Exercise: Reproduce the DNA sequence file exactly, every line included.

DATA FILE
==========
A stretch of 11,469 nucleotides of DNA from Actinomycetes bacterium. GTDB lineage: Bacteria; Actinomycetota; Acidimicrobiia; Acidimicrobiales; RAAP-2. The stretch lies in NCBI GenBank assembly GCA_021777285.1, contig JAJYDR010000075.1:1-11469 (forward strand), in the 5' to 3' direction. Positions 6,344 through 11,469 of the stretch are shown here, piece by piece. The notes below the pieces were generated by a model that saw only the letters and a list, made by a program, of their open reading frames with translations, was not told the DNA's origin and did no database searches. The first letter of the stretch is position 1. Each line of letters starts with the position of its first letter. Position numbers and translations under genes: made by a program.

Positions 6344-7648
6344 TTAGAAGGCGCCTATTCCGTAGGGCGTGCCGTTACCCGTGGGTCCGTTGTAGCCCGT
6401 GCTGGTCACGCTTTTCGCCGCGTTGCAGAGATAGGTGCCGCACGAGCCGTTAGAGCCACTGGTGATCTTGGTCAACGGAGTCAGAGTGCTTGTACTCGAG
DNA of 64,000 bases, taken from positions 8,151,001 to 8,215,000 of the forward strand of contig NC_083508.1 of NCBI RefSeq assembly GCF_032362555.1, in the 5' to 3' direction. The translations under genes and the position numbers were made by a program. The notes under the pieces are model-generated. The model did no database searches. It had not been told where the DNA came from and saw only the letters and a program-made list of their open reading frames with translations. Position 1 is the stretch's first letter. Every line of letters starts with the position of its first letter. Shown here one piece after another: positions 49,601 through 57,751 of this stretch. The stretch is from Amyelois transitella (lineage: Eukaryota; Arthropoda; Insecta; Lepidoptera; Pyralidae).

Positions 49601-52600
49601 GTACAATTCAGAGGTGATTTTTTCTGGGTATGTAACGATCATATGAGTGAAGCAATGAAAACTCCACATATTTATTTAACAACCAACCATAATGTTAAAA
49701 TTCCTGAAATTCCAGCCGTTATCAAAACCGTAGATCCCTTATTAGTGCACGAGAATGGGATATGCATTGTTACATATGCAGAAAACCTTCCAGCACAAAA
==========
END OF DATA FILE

A stretch of 11,469 nucleotides of DNA from Actinomycetes bacterium. GTDB lineage: Bacteria; Actinomycetota; Acidimicrobiia; Acidimicrobiales; RAAP-2. The stretch lies in NCBI GenBank assembly GCA_021777285.1, contig JAJYDR010000075.1:1-11469 (forward strand), in the 5' to 3' direction. Positions 6,344 through 11,469 of the stretch are shown here, piece by piece. The notes below the pieces were generated by a model that saw only the letters and a list, made by a program, of their open reading frames with translations, was not told the DNA's origin and did no database searches. The first letter of the stretch is position 1. Each line of letters starts with the position of its first letter. Position numbers and translations under genes: made by a program.

Positions 6344-7648
6344 TTAGAAGGCGCCTATTCCGTAGGGCGTGCCGTTACCCGTGGGTCCGTTGTAGCCCGT
6401 GCTGGTCACGCTTTTCGCCGCGTTGCAGAGATAGGTGCCGCACGAGCCGTTAGAGCCACTGGTGATCTTGGTCAACGGAGTCAGAGTGCTTGTACTCGAG
DNA of 64,000 bases, taken from positions 8,151,001 to 8,215,000 of the forward strand of contig NC_083508.1 of NCBI RefSeq assembly GCF_032362555.1, in the 5' to 3' direction. The translations under genes and the position numbers were made by a program. The notes under the pieces are model-generated. The model did no database searches. It had not been told where the DNA came from and saw only the letters and a program-made list of their open reading frames with translations. Position 1 is the stretch's first letter. Every line of letters starts with the position of its first letter. Shown here one piece after another: positions 49,601 through 57,751 of this stretch. The stretch is from Amyelois transitella (lineage: Eukaryota; Arthropoda; Insecta; Lepidoptera; Pyralidae).

Positions 49601-52600
49601 GTACAATTCAGAGGTGATTTTTTCTGGGTATGTAACGATCATATGAGTGAAGCAATGAAAACTCCACATATTTATTTAACAACCAACCATAATGTTAAAA
49701 TTCCTGAAATTCCAGCCGTTATCAAAACCGTAGATCCCTTATTAGTGCACGAGAATGGGATATGCATTGTTACATATGCAGAAAACCTTCCAGCACAAAA